This predictability is important. Dogs, like humans, feel more comfortable when they know what’s next. Anxiety (or over-arousal) about what they may be called upon to do (like greet another dog up close) can be at the root of reactivity. That’s why it’s incredibly effective when we turn these experiences into a pattern the dog can count on: We see a dog, it’s no biggie, there’s food, and we all go on our way.
As you do this more and more, you should notice your dog becoming notably less aroused by the sight of these distant dogs. Ideally, your dog will be less likely to stare intently at other dogs, quicker to turn to you for the treat he knows is coming his way, and (after a quick glance at the other dog) more likely to keep his attention with you, because he’s learned that other dogs aren’t something he needs to pay much attention to. You are successfully creating that new neural pathway: See other dog, swivel to mom for chicken!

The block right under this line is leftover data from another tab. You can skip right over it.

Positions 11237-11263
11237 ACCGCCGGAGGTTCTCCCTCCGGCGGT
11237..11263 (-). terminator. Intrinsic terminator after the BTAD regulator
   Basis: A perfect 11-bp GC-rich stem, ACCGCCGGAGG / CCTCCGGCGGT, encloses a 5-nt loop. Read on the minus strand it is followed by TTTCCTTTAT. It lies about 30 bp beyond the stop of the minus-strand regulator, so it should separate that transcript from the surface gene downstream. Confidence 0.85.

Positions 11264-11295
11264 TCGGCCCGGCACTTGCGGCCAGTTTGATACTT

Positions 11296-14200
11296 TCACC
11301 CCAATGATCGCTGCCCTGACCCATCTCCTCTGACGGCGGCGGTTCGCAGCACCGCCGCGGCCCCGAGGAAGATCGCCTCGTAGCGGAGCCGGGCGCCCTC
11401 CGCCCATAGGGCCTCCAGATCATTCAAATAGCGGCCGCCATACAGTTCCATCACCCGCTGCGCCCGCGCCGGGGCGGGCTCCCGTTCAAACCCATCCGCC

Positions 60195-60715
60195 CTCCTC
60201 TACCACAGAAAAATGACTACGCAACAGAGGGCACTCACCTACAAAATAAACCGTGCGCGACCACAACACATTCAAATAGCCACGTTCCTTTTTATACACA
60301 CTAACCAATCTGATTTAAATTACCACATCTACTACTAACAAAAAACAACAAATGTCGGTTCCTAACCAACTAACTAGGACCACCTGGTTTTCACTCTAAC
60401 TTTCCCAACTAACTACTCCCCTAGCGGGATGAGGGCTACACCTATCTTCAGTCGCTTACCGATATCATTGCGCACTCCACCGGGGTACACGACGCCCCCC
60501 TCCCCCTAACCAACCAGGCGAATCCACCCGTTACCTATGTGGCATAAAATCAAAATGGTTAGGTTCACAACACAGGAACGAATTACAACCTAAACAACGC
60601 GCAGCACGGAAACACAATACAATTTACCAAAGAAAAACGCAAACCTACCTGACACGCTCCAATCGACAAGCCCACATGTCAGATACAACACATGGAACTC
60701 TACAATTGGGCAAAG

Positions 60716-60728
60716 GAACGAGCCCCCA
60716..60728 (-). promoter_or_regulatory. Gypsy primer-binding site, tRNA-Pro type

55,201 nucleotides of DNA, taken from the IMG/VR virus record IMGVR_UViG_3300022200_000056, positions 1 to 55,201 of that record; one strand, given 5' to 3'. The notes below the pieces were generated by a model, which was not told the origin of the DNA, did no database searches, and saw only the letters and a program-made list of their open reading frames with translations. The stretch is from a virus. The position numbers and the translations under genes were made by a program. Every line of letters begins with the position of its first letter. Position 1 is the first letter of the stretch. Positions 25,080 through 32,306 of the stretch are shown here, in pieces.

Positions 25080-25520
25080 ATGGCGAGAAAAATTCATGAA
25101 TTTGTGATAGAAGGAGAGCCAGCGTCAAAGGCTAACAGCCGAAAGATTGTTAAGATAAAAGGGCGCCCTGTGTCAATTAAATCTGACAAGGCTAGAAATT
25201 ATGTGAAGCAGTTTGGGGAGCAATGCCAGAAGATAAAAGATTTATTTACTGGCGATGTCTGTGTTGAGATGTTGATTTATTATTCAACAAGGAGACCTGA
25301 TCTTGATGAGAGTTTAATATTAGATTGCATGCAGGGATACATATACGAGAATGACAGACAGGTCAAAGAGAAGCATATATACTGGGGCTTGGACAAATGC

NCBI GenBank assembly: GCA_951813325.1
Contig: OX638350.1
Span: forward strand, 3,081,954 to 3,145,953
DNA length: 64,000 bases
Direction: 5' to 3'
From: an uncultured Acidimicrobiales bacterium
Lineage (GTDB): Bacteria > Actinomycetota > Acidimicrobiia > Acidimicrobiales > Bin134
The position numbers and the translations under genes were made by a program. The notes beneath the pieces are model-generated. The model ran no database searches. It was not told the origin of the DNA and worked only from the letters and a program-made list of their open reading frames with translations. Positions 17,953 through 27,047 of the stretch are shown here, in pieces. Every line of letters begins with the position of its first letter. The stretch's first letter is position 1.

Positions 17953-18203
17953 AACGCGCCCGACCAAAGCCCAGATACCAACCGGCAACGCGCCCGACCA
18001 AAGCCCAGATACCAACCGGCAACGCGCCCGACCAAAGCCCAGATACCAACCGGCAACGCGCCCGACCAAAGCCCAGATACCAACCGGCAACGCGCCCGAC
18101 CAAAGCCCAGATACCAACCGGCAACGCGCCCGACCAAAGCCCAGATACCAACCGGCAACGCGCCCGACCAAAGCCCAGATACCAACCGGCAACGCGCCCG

Slowly Close the Gap
You can stay right at this level if this is the extent of the improvement you need. But if your goal is to be able to easily pass strange dogs at close range, it’s time to experiment with slowly closing the distance.
Let’s say you discovered initially that, to stay under threshold, your dog needed to be 120 yards (a football field) from a Frisbee-chasing Border Collie, maybe 20 yards from a calm Labrador, and 15 feet from a napping old Beagle. Whatever those gaps are, start to slowly shrink them. Do some treat-filled training where your dog is under threshold. Can your dog happily do easy things like sit, touch, spin or whatever you work on at home? If yes, then move a little closer to the other dog. Watch your dog’s body language. Is he still under threshold? Do some more training. Take your time.